In downtown Los Angeles, the Skid Row Housing Trust has broken ground on a new mixed-use project that will provide housing and support services for a hundred formerly homeless people.
Federal economic stimulus money, state and city housing money, and local business support have combined to help the housing trust pay for the New Genesis project. It'll include 98 efficiency apartments for people who were recently homeless.
The development also sets aside some apartments for people whose jobs pay less than $37,000 a year. L.A. deputy mayor for economic policy Austin Beutner said there’s an urgent need for projects like this.
"Los Angeles, as a community, we have the largest homeless population in the country," he says, "almost 50,000 people. Without a roof over their head, without a home we receive less than half the per capita funding at a federal level than Chicago or New York."
Beutner said one way to change that figure could be to demonstrate to federal authorities that L.A. knows how to succeed with projects like New Genesis.
The Skid Row Housing Trust's Molly Rysman said the federal formula for homeless support services doesn't help. A city's poverty rate is half the factor that influences a city's share. But she added that the other factors are the age of the housing available and whether the population of a metropolitan area is in decline.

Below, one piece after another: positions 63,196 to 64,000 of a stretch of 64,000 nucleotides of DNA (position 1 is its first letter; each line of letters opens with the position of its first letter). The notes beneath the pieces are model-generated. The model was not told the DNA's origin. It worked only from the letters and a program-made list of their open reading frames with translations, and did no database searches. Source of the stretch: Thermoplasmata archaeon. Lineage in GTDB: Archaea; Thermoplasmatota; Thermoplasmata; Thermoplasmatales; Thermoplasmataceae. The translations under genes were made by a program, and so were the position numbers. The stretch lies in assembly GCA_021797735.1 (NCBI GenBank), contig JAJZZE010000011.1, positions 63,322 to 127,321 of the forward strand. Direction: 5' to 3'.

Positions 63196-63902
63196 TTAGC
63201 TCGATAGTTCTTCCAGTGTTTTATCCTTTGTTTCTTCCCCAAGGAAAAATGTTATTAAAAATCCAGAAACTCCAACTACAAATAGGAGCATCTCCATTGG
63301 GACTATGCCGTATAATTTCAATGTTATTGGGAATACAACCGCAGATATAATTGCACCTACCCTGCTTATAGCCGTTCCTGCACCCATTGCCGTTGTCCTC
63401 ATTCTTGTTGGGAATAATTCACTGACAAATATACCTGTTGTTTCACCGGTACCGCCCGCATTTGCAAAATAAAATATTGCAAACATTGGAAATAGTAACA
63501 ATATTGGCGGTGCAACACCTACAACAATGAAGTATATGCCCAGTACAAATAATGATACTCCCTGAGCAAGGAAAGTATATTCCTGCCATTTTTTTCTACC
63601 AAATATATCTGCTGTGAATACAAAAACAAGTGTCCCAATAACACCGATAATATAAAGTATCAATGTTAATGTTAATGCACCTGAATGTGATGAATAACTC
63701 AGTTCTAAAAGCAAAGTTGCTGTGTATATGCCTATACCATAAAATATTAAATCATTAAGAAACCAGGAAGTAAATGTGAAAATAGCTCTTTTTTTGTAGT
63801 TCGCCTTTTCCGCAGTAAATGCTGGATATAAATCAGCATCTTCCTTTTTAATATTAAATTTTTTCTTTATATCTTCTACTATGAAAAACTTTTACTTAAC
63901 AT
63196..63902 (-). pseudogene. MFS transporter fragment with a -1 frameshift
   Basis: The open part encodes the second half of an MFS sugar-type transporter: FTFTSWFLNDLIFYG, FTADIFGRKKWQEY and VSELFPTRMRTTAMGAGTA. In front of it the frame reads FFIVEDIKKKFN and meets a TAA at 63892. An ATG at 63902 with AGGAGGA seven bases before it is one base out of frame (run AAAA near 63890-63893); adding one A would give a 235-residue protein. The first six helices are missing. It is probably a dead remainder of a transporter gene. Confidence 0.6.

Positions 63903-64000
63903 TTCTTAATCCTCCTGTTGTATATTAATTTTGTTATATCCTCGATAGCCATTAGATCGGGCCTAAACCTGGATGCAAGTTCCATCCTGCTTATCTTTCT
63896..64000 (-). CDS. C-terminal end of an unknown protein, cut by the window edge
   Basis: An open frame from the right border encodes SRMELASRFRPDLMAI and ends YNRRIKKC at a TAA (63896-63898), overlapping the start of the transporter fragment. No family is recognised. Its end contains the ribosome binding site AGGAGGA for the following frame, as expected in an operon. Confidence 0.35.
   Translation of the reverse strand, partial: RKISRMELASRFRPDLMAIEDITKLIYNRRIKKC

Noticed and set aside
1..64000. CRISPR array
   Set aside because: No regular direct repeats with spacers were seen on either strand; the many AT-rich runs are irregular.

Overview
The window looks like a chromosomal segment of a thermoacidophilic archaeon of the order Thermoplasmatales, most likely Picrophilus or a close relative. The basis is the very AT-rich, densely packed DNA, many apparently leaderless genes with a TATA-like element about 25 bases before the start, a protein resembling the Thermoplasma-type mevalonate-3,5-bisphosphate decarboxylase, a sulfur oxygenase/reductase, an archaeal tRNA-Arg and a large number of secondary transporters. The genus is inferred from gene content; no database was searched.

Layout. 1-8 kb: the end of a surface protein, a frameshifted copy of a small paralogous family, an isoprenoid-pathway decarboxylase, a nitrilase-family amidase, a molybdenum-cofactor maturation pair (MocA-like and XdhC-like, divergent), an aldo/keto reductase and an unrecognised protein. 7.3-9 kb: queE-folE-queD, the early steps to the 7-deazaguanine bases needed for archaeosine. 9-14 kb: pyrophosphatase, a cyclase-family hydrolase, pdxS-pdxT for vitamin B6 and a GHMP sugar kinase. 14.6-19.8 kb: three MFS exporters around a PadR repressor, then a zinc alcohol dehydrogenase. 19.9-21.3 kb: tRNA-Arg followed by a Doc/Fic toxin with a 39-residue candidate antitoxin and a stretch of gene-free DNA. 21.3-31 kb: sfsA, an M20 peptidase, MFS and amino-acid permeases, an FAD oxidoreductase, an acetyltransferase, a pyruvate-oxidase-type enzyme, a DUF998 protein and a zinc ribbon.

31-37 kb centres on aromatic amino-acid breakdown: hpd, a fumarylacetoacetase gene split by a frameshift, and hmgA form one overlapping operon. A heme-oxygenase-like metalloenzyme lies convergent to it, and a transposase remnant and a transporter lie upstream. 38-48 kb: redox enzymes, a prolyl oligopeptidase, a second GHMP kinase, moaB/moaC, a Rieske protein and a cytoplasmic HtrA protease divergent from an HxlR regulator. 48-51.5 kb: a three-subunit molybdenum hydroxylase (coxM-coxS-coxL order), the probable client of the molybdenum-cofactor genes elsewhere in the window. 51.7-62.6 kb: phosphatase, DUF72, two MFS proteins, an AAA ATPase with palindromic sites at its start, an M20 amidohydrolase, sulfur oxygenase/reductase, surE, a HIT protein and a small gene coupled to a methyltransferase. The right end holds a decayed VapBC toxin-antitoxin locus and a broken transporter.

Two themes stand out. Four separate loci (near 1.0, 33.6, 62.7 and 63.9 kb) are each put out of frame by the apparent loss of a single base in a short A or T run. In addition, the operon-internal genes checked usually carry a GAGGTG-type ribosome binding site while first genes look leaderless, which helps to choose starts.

"And neither of those things have to do with homelessness," she says, "and of course Los Angeles has a newer housing stock and we've got population coming in. So we do really poorly in terms of the points for our fair share."
Rysman said projects like this save money the city might have spent on expensive interventions.
A recent study co-sponsored by the L.A. Economic Roundtable and city housing authorities indicated that moving one person off the streets into housing with support services prevents around $14,000 in spending on emergency care and policing.
The New Genesis apartments on Main Street near 5th in downtown L.A. will be open for business later this year.